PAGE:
Recommends it for: fans of woo-woo romance what we have here is part Da Vinci Code-style puzzle-solving, part FATE FATE FATE ROMANCE FATE FATE!!1!!, part jarring combination of "it was all just smoke and mirrors" with honest-to-goodness rips in the fabric of space-time, and part woo-woo about heart transplants and cellular memory, all tied up in a big bow of "what the hell was the point anyway?" at the end.

And for those of you who are sick of Catholic conspiracy books, here's an Evangelical consipiracy instead.

And, of course, e
Before sitting down to read The Rose Labyrinth, do yourself a favor and buy a strong-scented rose. By the time you've read the first 50 pages, you'll crave the smell. Is Rose Labyrinth a good book? It is a very pretty book, with hardback novel and cryptic clues combined in a lovely box, covered in (you guessed it) roses. The characters are also very pretty -- not one isn't attractive, eloquent, and clever. Their effortless ability to call up everything from Shakespeare sonnets to Rumi's verses, ...more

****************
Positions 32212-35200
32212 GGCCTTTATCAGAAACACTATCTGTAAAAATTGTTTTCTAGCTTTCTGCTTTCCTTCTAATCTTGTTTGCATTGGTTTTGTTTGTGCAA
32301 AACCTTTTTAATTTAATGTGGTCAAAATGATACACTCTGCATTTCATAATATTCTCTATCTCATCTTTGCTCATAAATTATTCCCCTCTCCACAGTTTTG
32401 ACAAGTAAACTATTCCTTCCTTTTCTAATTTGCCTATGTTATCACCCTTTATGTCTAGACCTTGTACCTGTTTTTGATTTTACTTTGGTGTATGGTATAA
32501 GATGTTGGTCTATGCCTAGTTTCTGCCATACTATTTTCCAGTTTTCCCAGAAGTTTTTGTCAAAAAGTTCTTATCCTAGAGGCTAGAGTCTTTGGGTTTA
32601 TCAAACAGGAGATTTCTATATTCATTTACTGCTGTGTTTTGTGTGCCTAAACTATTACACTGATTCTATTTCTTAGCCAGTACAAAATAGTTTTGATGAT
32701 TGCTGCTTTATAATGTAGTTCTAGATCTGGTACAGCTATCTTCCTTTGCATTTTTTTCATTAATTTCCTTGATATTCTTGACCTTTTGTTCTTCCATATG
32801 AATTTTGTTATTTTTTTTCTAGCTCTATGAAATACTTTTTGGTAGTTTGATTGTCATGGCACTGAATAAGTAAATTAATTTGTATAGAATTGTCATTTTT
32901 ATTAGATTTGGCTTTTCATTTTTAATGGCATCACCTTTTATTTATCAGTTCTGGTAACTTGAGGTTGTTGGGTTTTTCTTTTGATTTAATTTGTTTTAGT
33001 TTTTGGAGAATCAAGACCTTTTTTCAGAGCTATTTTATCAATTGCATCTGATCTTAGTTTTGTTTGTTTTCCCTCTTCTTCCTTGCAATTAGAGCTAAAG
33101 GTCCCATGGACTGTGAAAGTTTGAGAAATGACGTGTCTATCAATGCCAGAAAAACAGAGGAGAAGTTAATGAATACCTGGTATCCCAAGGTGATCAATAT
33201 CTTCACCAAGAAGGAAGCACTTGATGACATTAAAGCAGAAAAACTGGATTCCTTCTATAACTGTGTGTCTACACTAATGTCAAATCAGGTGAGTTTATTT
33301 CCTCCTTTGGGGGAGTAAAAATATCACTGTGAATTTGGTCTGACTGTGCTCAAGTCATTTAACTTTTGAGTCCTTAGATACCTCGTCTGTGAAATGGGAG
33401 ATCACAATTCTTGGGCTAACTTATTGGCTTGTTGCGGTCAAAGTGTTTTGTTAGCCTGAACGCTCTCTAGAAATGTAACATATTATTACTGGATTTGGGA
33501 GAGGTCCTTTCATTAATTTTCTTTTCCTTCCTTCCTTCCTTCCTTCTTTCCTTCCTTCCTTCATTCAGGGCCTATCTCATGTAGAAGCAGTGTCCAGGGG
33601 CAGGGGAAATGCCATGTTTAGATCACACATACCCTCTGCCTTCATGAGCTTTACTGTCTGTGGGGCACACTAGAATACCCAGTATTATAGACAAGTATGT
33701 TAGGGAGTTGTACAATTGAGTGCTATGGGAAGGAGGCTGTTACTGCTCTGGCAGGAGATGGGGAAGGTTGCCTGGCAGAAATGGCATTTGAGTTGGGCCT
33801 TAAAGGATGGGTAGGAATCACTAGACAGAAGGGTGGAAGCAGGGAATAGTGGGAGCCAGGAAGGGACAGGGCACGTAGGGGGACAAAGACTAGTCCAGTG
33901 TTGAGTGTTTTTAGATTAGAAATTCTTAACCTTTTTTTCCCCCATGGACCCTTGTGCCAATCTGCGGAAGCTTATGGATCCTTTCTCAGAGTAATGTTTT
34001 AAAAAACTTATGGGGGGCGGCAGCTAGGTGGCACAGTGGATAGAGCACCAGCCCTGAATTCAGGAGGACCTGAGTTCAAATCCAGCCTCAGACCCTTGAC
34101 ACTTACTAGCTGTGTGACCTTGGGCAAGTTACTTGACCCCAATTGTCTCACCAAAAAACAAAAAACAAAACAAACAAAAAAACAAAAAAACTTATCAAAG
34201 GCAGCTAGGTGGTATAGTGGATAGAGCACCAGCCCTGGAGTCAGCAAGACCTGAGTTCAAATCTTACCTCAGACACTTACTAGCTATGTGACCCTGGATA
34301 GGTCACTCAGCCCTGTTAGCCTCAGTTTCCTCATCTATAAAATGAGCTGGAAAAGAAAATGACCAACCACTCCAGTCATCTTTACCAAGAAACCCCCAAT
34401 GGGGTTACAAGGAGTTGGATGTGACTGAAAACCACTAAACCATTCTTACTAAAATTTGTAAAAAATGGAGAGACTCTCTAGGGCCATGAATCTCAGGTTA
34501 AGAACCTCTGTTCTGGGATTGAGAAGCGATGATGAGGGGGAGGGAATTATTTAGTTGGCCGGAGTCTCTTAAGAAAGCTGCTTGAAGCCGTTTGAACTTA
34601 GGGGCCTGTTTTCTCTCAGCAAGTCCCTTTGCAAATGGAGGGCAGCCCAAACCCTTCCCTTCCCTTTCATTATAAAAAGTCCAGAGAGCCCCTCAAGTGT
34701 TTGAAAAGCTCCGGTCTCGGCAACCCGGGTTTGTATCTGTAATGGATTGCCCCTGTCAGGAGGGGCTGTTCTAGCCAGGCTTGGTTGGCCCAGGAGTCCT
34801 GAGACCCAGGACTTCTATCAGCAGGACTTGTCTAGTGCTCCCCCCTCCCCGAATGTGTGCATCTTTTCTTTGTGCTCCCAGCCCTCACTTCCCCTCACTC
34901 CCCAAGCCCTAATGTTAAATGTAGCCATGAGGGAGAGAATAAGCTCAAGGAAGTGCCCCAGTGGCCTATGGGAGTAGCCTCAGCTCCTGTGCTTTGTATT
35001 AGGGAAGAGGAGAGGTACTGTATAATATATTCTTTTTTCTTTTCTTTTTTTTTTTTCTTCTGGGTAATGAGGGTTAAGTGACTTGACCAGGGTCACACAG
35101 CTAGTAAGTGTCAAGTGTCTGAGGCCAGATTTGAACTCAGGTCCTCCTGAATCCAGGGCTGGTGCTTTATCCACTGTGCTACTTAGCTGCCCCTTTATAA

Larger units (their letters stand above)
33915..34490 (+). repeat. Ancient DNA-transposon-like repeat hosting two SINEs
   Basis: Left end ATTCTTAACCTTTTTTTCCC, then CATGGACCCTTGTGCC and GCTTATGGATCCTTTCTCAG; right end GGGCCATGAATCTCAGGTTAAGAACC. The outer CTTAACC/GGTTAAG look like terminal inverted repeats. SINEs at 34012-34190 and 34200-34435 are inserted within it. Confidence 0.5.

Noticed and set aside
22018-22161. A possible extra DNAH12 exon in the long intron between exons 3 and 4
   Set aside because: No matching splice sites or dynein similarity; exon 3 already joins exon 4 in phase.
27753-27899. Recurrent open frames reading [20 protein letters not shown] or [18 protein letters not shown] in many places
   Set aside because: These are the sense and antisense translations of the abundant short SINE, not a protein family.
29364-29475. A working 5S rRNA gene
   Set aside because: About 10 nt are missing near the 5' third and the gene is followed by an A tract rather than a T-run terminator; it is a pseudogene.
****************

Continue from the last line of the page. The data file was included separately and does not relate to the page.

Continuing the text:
Gerald Sinstadt
I dislike abandoning a book half-read. Having recently done that with The Girl with the Dragon Tattoo, I was doubly reluctant in this case. Perhaps I should have read a few more pages in the bookshop. I might then have become aware of cardboard characters acting improbably, and dialogue contrived to deliver the results of research but unlike like speech that ever issued from a human mouth. Research is one thing, creative writing is another.

It would be unfair on those who enjoy this kind of thin
Oh my goodness, do not waste your time.
I was in the market for just a fun fluffy novel and while I could have been pleasently surprised that this had more to offer, I was not.